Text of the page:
I have a friend who faithfully posts on Facebook: “It’s da weekend, baby!” When I see it, I “like” it, but it goes beyond that—it’s seeped into my subconscious. Often I wake up Friday morning, and, in the bleary-eyed process of trying to figure out what day it is, suddenly think to myself: “It’s da weekend, baby!”
For as long as I’ve known the days of the week, I’ve loved Friday the best. When I was a kid, Friday night often meant eating at Dandy’s Deli or Pizza Hut, maybe getting a quarter to play Ms. Pacman with my sister. Then, when I got old enough to be dropped off, Friday night meant roller skating the night away to “Mony Mony” and “Sweet Child O’ Mine.”
In junior high I had a pair of Guess jeans, which I wore to school every Friday—special occasion attire in my book. My sister and I shared a Guess logo sweatshirt, which I wore pretty much every other Friday. If my special jeans were in the dirty laundry, I would not know which way to turn. Because Friday was a weekly holiday.
My mom had different feelings toward Friday. No need to dress up, no need to do emergency laundry—Friday is for getting by, eking out the last day of the school week with minimal effort. Bad hair day? Wear a ponytail—it’s Friday. Can’t find your homework? Ask the teacher for an extension—it’s Friday. It’s like she misunderstood everything that was sacred about Friday.
Imagine my excitement as a kid when I learned there was a restaurant called TGI Fridays! My friend brought me a pair of giveaway sunglasses, red and white striped, with the TGI Fridays logo on each side. I wish I still had them.
Back then my family never ate at Fridays, despite its awesome name. Friday nights were all about Casa Gallardo, where I’d pretend we were eating al fresco on a quaint plaza in a Mexican resort town. To this day, I feel a pang of sadness when I hear mariachi music, knowing I will never again enjoy Casa Gallardo chips and salsa on a Friday night, or any night.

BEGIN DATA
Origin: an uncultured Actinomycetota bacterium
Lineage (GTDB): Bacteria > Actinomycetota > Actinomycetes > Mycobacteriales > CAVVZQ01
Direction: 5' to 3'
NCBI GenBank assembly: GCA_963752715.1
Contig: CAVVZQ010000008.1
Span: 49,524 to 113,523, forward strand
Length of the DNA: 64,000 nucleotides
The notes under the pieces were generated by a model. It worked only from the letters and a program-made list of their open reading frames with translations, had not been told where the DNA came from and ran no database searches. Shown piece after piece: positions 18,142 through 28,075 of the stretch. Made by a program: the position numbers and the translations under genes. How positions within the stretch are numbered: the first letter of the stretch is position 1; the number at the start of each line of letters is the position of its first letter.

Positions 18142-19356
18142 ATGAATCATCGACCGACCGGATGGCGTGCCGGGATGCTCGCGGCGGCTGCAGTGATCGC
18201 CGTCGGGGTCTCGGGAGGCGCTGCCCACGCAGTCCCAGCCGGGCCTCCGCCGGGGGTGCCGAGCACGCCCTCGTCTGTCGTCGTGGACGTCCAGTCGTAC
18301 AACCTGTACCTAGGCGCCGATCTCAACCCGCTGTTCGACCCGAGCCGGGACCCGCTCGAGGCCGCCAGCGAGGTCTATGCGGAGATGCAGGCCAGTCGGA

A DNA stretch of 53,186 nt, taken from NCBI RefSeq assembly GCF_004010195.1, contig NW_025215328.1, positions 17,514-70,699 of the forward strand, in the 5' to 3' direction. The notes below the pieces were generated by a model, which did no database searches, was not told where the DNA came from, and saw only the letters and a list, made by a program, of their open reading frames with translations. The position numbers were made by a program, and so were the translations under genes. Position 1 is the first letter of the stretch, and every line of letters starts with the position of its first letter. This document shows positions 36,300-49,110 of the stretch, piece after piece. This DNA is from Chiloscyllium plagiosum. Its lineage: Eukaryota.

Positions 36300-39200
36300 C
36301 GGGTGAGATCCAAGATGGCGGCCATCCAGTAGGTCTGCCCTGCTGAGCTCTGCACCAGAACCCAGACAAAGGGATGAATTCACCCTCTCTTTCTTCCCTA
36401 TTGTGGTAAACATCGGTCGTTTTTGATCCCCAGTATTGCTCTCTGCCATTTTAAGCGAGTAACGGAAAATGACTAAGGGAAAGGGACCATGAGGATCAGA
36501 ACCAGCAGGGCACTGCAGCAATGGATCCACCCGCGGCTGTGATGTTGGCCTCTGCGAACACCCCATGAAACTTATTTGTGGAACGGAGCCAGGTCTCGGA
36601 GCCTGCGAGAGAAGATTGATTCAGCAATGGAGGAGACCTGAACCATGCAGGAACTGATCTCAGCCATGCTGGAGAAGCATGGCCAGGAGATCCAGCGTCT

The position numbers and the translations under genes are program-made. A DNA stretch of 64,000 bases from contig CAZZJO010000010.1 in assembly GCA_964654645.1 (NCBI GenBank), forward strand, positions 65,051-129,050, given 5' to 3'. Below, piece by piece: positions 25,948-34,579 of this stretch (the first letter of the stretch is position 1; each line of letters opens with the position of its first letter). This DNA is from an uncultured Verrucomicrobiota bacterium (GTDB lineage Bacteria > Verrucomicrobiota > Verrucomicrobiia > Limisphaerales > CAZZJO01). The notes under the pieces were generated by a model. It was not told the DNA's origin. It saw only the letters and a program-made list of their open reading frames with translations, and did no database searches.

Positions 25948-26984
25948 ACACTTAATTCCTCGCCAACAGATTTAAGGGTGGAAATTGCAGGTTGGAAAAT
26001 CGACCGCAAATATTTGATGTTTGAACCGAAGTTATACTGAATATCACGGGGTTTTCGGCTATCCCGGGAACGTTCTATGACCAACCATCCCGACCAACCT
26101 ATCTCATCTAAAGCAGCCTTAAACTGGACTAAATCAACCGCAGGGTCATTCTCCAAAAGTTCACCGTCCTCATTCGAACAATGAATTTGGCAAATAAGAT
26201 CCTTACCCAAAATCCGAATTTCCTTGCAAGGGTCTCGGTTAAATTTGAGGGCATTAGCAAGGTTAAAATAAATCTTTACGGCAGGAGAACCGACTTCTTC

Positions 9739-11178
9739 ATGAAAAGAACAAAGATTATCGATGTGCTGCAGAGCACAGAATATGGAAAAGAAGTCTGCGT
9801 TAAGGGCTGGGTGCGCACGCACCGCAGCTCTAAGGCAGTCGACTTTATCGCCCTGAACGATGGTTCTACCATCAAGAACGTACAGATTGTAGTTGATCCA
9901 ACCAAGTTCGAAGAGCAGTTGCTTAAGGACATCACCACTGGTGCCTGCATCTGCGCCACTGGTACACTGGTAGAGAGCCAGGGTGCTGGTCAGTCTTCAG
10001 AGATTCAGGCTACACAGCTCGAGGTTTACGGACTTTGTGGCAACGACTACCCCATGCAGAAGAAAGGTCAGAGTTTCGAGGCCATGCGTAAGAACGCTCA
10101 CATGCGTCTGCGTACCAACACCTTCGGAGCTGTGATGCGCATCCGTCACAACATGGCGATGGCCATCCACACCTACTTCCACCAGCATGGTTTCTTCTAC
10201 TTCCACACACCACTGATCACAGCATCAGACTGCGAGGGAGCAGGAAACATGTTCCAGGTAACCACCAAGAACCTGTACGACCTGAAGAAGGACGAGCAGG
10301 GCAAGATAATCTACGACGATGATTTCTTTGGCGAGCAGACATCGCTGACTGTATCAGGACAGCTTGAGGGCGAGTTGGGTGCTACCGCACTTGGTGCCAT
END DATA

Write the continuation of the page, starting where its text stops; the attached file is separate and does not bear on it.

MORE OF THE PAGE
I feel a special kinship to my “It’s da weekend, baby!” friend because I, too, think Friday is a day for celebration. I used to feed our dog Sparky a special Friday evening meal of Cesar Savory Delights Filet Mignon dog food. He grew fat. And he grew to love Friday.
My daughter continues the Friday night festivities tradition. She calls it “Rookie Night,” which is fine, although I’m not sure what it means. A few Fridays ago as I picked her up from school, her teacher waved and said, “Have a great Rookie Night!” I wondered if I should tell her Rookie Night is just our name for dinner at Five Guys or Chick-Fil-A, then watching a movie together, usually Barbie-related. (I read Entertainment Weekly during the movie. Can’t tolerate Barbie animation.) Never mind—“Rookie Night” has more than enough charm.
Like the name “Rookie Night,” my attachment to Friday is not rational. It’s entirely emotional. Friday, to me, suggests a world of possibility.
Don’t get me wrong: Saturday’s great, and Sunday always comes too late. But Friday never hesitates . . . to holler, “It’s da weekend, baby!”